Faith, Spirituality, and the Pursuit of Peace
The Jewish faith has been a part of my life for as long as I can remember. The beauty of being raised in Israel is that you are so naturally surrounded by Judaism that it is a seamless part of your existence.
It is the Jewish homeland after all.
As a little girl, my parents would lift me up to the mezuzah* every night and repeat the Shema* prayer to me. Afterward, my mother would lay me down to sleep. I can still feel her hand on me and her voice in my head as she put me to bed, whispering “May G-d bless you and protect you. May He cause his face to shine upon you and be gracious unto you. May He turn His face upon you and grant you peace. Amen.”
It’s that peace that I've been searching for as an adult.
Growing up, I never questioned my religion. It was more than a religion, it was a way of life. It was Bible study from elementary school to high school, it was synagogue on the High Holy Days*, Shabbat dinners, Jewish holidays (e.g. Chanukah, Passover), Israeli national holidays, and across it all - the Hebrew language.
In the last few years, however, I’ve questioned my religion, for better and for worse. It was Judaism that encouraged me to do so - interpretation of the Bible is what we do best. There are many people in my life who are not Jewish and who I respect and love. It's with them and others that I’ve had many in-depth theological discussions that have all culminated in me not being able to debunk my own faith, while also not wanting to change theirs. It's not about convincing myself or another to change.
My Judaism is not a one-size-fits-all religion. I interpret the Bible in my own way. I abide by the laws of being a good human being. I'm a spiritual Jew who believes in one G-d, in energy, in destiny, in karma!
I haven’t quite found the serenity and peace I've been searching for. Years of water under bridges have drifted me to a place where I find it hard to breathe deeply and sleep soundly at times. In my quest for the peace in the prayers of my childhood, I've found that looking back and finding the moments I had felt the most at peace and pinpointing my state of mind and the situation I was in helped.
It's so hard to disconnect today. Between Instagram and Netflix, my face is always directed at a screen. I work in marketing for goodness sake, it’s unavoidable. The restlessness I've felt from not being able to communicate with myself because I couldn’t find a way to listen to my emotions and thoughts brought me to a point where I knew I needed to take a beat.
While I grew up with Judaism in an effortless way, it was meditation that brought me back to my faith. It was meditation that helped me calm my mind enough to recall the times I felt at peace, comforted, fulfilled, whole. In most of those instances, I was surrounded by family and friends, my community. In ALL of those instances, I felt like I was never alone, even when I was.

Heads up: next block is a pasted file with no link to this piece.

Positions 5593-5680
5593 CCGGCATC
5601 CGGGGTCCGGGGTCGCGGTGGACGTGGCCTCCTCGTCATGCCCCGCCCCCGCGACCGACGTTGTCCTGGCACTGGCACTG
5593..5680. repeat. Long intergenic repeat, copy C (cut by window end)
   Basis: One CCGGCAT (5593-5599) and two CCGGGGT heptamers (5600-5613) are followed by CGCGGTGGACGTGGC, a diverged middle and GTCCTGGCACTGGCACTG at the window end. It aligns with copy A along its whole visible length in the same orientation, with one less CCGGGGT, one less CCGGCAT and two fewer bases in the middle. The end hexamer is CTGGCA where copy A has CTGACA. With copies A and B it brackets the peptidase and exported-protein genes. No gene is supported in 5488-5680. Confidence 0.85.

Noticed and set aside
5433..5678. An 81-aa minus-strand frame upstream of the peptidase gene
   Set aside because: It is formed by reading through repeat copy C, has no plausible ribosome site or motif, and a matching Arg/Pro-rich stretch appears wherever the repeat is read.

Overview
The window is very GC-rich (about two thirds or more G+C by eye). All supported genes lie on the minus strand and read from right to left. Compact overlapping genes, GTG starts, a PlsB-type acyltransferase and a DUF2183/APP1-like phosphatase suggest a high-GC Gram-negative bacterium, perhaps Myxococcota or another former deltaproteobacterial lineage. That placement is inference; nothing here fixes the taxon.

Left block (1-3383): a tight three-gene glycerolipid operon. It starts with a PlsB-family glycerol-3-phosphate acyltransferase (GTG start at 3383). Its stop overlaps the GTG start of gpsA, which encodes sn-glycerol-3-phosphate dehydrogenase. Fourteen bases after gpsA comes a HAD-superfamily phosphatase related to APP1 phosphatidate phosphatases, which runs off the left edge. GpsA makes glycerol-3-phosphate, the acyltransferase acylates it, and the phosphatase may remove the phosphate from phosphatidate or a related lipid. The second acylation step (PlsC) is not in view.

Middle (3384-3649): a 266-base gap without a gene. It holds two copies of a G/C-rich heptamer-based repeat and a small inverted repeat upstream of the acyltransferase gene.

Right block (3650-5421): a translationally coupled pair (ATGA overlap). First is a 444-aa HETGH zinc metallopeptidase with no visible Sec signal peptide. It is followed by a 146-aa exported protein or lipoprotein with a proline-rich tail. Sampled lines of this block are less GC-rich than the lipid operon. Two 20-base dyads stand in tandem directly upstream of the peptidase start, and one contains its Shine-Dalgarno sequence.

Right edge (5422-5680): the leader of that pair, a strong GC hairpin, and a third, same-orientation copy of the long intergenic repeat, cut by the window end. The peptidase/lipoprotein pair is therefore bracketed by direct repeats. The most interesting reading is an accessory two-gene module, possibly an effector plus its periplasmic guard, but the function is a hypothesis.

In an effort not to sound cheesy, I never felt alone because I was secure in the knowledge and the faith that G-d was always with me. “May G-d bless you and protect you, may he turn his face onto you and grant you peace. Amen.”
Acknowledging what gave me peace back then, had me taking steps to educate myself theologically once again. On my 28th birthday I vowed to read the Old Testament front to back during this year (here it is). The purpose is to remember the stories of my ancestors, all of our ancestors. To read the ultimate family tree (with a whole lotta drama lemme tell you!), and to take from it what I consider helpful tools at navigating this crazy world we live in.
But even without reading the Old Testament, I find (now, after a lot of self examination) that everything I need lies within the people in my life and in myself. My community (not just my Jewish community, either) give me strength, clarity, faith; they show me what to do (and sometimes what not to do), they are my mirror, my conscience, my heart. And in myself the whole of the universe lies. And we all know who created that one…
*A Mezuzah is a small rolled parchment affixed to the doorpost at the entrance of a Jewish home as well as at the entrance of each of the interior rooms except for the bathrooms. The parchment includes two biblical passages that include the prayer of Shema, the ancient Jewish declaration in the belief in one G-d.
*The Shema is the ancient prayer that serves as a centerpiece of the morning and evening Jewish prayer services, confirming the belief in one G-d and giving praise to Him.
*The High Holy Days include the Jewish New Year (Rosh Hashanah), the Day of Atonement (Yom Kippur), and the 10 days between the two holy days, where we have a chance to repent on our wrongdoings in order to be transcribed into The Book of Life.